• Consultation with States: When developing rules for cesses and surcharges, the Finance Commission should communicate extensively with states. States should be able to provide feedback, express their concerns, and propose solutions to establish a balance between the Centre’s income requirements and the states’ financial autonomy.
  • Alignment with Fiscal Responsibility: Any cesses and surcharges should be consistent with fiscal responsibility and budget management standards. The Finance Commission can guarantee that these mechanisms are used wisely and do not contradict the FRBM Act’s fiscal discipline goals.
  • Review and Evaluation: The effects of cesses and surcharges should be reviewed and evaluated on a regular basis to determine their effectiveness in accomplishing the desired goals. The Finance Commission can play an important role in monitoring the use of these instruments and recommending required changes depending on the results of the evaluation.

Implementing freebie restrictions

  • Simple Definition: To avoid uncertainty and resource exploitation, a clear definition of what constitutes a freebie must be established. It should include non-essential handouts or subsidies as well as actions that go beyond vital public services and infrastructure development.
  • The Finance Commission can emphasise the necessity of following to fiscal responsibility principles and operating within financial restrictions. This guarantees that resources are used wisely and sustainably, avoiding the building of unsustainable debt.
  • Essential Services Prioritisation: Encourage governments to prioritise critical public services above non-essential freebies, such as healthcare, education, and infrastructure. This guarantees that resources are directed towards areas that will have a greater and longer-term impact on the population’s overall well-being and development.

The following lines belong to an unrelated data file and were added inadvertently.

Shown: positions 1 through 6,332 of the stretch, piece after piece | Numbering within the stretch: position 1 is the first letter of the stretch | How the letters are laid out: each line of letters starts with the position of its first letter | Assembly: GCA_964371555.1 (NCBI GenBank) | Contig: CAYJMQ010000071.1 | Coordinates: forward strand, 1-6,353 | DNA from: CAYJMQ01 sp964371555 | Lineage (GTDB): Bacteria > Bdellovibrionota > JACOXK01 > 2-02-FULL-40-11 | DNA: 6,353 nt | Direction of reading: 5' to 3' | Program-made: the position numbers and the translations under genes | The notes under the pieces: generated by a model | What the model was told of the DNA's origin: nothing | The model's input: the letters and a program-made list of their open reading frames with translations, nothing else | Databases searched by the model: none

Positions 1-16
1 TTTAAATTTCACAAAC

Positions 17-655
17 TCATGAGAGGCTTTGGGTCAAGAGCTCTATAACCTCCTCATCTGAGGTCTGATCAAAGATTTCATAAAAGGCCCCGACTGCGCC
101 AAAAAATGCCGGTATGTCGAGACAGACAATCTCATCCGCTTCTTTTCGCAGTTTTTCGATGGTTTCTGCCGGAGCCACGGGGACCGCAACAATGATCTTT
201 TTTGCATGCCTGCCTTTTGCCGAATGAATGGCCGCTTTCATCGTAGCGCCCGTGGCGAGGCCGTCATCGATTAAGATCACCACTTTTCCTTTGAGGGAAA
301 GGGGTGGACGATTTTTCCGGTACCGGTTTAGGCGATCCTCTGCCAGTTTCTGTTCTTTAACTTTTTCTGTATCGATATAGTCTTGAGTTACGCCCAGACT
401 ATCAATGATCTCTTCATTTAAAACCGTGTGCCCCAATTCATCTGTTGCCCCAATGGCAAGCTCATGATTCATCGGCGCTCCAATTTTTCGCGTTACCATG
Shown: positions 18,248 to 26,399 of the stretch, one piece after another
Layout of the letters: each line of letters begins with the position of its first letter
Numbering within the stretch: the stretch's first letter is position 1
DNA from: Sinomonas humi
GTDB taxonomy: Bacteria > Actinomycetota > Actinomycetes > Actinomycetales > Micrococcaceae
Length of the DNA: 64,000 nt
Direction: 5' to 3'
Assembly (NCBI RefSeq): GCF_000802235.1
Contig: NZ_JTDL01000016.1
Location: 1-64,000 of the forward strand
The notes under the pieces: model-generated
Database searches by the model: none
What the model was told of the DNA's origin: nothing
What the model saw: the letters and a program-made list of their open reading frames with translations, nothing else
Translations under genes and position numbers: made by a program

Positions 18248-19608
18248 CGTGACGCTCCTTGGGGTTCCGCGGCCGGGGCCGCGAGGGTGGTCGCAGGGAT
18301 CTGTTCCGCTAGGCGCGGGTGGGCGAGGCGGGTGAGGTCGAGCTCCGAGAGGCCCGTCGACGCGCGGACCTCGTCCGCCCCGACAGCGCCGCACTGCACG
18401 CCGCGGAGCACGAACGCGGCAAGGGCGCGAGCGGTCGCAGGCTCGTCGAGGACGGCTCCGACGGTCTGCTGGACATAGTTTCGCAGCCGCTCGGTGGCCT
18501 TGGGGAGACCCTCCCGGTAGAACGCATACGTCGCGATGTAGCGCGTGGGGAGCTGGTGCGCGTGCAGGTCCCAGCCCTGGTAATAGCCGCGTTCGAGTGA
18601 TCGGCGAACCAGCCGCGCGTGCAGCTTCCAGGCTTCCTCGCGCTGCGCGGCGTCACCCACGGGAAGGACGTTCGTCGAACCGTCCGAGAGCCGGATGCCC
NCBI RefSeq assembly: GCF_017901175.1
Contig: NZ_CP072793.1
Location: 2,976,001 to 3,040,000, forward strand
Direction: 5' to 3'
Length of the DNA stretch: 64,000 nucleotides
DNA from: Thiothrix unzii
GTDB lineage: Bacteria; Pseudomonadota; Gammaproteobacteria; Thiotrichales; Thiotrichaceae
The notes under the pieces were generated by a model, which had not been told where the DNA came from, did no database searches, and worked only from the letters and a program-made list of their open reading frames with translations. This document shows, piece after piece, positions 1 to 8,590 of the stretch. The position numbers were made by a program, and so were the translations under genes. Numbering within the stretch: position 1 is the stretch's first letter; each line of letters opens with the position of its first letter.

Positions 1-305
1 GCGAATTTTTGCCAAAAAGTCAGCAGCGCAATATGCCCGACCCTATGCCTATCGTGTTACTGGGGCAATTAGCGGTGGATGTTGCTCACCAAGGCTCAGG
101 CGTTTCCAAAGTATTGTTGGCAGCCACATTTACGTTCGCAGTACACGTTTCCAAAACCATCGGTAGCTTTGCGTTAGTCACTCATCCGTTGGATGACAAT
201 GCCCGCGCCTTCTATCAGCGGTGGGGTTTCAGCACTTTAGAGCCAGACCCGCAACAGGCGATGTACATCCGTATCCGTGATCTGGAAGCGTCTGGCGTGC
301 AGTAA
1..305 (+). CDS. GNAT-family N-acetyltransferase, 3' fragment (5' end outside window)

• Evaluation of Impact: It is critical to assess the impact of freebies on the economy, fiscal health, and the intended beneficiaries on a regular basis. This assessment can assist in identifying any unexpected implications, potential resource waste, or negative effects on economic growth.
  • Public knowledge and Discourse: Raising public knowledge about the consequences of excessive freebies and the significance of budgetary responsibility. Citizens, governments, and professionals can gain a better understanding of the long-term effects of unsustainable handouts by encouraging open speech and dialogue.
  • The Finance Commission’s role: The Finance Commission can play a critical role in developing rules and suggestions for limiting freebies. This involves advising on prudent fiscal management and ensuring that resource allocation is consistent with long-term development objectives.

@the end

The Finance Commission is critical to India’s fiscal federalism. Concerns about cesses, surcharges, and freebies must be addressed by the Commission, which must offer clear principles, promote transparency, and emphasise long-term fiscal sustainability. Stakeholder consultation, frequent evaluation, and public awareness are critical to striking a balance between satisfying welfare requirements and encouraging fiscal responsibility.

And get notified everytime we publish a new blog post.